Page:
Joung v. Oral Prosthetics Laboratory, LLC et al
MEMORANDUM OPINION. Signed by District Judge James C. Cacheris on 10/11/2016. (dvanm, )
IN THE UNITED STATES DISTRICT COURT FOR THE
EASTERN DISTRICT OF VIRGINIA
SU KEN JOUNG,
ORAL PROSTHETICS LABORATORY,
LLC, et al.,
M E M O R A N D U M
O P I N I O N
This matter is before the Court on Plaintiff’s Motion
for Attorney’s Fees [Dkt. 16].
For the reasons that follow, the
Court will grant Plaintiff’s Motion in part and deny it in part,
awarding Plaintiff $23,875.36 in attorney’s fees and $733.36 in
Plaintiff formerly worked as a technician for
Defendants making oral prosthetic devices.
On July 3, 2015,
Plaintiff notified Defendants through counsel that he believed
he had a claim for unpaid overtime wages pursuant to the Fair
Labor Standards Act, 29 U.S.C. § 207 (FLSA).
He offered to
settle his claim for $19,790.00, but received no response.
On July 30, 2015, Plaintiff brought suit against
Defendants under the FLSA, alleging that Defendants failed to
pay him overtime wages at a rate not less than one and a half
times his normal pay.
The case progressed through limited
discovery before settlement negotiations resumed.
settled the case on February 10, 2016 for $10,000 plus
reasonable attorney’s fees to be agreed upon or submitted to the
Court in the absence of an agreement.
Plaintiff now moves for an award of fees totaling
$31,372.06, representing 70.499 hours of work at a rate of $445
an hour, as well as litigation costs in the amount of $733.36.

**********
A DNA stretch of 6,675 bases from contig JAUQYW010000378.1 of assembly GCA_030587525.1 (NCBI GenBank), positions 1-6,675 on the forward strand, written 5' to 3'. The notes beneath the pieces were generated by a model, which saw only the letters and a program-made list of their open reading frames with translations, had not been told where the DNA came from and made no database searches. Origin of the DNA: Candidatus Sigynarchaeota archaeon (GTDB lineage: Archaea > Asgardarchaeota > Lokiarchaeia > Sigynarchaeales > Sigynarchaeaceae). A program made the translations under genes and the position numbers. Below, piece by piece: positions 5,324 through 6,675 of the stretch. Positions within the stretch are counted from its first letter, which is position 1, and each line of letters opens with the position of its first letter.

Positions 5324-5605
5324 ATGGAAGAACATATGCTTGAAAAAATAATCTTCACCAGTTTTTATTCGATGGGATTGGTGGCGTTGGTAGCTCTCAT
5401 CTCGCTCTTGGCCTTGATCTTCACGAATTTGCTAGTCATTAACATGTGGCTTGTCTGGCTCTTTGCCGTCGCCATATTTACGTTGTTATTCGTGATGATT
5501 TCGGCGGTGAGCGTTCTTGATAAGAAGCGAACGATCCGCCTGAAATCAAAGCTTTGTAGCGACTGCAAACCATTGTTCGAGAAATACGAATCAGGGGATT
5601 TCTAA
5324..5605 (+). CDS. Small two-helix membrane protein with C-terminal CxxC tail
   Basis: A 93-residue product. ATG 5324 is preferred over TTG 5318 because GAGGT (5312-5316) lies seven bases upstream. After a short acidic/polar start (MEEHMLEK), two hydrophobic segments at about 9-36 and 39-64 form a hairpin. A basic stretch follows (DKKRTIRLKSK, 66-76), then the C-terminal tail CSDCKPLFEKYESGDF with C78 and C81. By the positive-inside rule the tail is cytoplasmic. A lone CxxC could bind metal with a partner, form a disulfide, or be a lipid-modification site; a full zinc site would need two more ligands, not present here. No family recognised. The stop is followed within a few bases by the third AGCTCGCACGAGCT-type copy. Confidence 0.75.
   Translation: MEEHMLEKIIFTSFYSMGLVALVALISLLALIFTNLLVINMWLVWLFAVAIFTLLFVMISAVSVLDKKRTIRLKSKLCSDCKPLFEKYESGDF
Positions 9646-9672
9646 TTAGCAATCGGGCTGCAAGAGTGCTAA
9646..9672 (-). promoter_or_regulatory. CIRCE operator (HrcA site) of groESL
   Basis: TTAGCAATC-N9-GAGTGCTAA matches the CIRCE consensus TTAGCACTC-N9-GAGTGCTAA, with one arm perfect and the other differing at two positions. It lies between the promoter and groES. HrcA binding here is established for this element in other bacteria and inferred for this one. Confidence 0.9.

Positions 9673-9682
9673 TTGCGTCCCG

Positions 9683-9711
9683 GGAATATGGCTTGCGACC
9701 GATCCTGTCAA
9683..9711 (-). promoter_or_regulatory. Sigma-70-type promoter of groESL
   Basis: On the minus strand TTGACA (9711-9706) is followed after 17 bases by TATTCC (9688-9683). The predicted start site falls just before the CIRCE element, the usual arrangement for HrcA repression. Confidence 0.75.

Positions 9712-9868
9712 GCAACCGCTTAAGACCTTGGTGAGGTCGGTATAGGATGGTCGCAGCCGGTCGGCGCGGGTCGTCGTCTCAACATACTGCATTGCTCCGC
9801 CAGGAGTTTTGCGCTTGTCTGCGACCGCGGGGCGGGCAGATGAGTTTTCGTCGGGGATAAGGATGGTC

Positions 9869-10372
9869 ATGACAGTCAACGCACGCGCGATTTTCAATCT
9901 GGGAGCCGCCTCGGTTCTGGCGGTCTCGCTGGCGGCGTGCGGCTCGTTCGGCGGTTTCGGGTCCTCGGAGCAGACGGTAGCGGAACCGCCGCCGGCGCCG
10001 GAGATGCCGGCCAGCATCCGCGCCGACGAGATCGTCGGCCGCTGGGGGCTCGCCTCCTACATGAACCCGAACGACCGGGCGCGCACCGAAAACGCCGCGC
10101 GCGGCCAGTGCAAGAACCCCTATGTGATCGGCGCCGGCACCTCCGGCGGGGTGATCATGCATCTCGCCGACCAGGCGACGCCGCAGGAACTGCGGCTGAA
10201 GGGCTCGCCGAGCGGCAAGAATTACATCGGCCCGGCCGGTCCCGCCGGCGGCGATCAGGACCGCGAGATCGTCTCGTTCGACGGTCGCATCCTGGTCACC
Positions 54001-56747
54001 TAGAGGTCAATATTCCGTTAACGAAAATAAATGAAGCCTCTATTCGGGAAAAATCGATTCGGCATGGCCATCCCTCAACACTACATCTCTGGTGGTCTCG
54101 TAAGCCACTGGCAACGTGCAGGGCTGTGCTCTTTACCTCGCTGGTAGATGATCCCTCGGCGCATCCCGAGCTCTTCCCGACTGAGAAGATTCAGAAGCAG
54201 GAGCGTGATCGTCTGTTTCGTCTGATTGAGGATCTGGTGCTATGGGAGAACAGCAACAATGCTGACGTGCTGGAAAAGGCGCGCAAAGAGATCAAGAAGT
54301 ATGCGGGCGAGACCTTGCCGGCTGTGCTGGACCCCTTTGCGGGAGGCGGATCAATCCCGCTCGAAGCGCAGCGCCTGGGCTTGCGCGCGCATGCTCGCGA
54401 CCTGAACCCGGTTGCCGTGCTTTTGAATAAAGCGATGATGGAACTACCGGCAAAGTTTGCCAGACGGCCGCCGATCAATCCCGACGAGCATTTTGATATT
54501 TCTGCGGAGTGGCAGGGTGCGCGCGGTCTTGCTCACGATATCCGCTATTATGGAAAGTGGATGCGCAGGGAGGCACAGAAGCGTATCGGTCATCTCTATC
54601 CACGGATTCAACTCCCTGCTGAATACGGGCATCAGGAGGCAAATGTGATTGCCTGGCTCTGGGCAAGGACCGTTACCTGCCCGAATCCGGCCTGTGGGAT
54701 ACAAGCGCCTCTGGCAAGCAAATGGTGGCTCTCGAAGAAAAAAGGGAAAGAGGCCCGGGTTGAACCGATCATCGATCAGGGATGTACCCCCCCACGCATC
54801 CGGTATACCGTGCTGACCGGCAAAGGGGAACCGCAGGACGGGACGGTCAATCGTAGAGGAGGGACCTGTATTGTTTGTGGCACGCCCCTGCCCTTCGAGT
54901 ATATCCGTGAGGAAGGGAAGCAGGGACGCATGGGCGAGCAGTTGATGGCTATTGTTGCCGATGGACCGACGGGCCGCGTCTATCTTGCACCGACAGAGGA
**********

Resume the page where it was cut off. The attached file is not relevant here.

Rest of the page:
II. Legal Standard
The FLSA provides that courts “shall, in addition to
any judgment awarded to the plaintiff or plaintiffs, allow a
reasonable attorney’s fee to be paid by the defendant, and costs
of the action.”
29 U.S.C. § 216(b).
The parties’ settlement
agreement expressly allows for recovery of fees and costs
pursuant to this provision in an amount to be determined by the
Court unless otherwise agreed by the parties.
See Joint Mot.
for Approval of Settlement Exh. 1 [Dkt. 13-1] at 2-3.
In evaluating a fee petition, “[t]he most useful
starting point for determining the amount of a reasonable fee is
the number of hours reasonably expended on the litigation
multiplied by a reasonable hourly rate.” Hensley v. Eckerhart,
461 U.S. 424, 433 (1983).
In conjunction with this calculation,
(1) the time and labor expended; (2) the
novelty and difficulty of the questions
raised; (3) the skill required to properly
perform the legal services rendered; (4) the
attorney’s opportunity costs in pressing the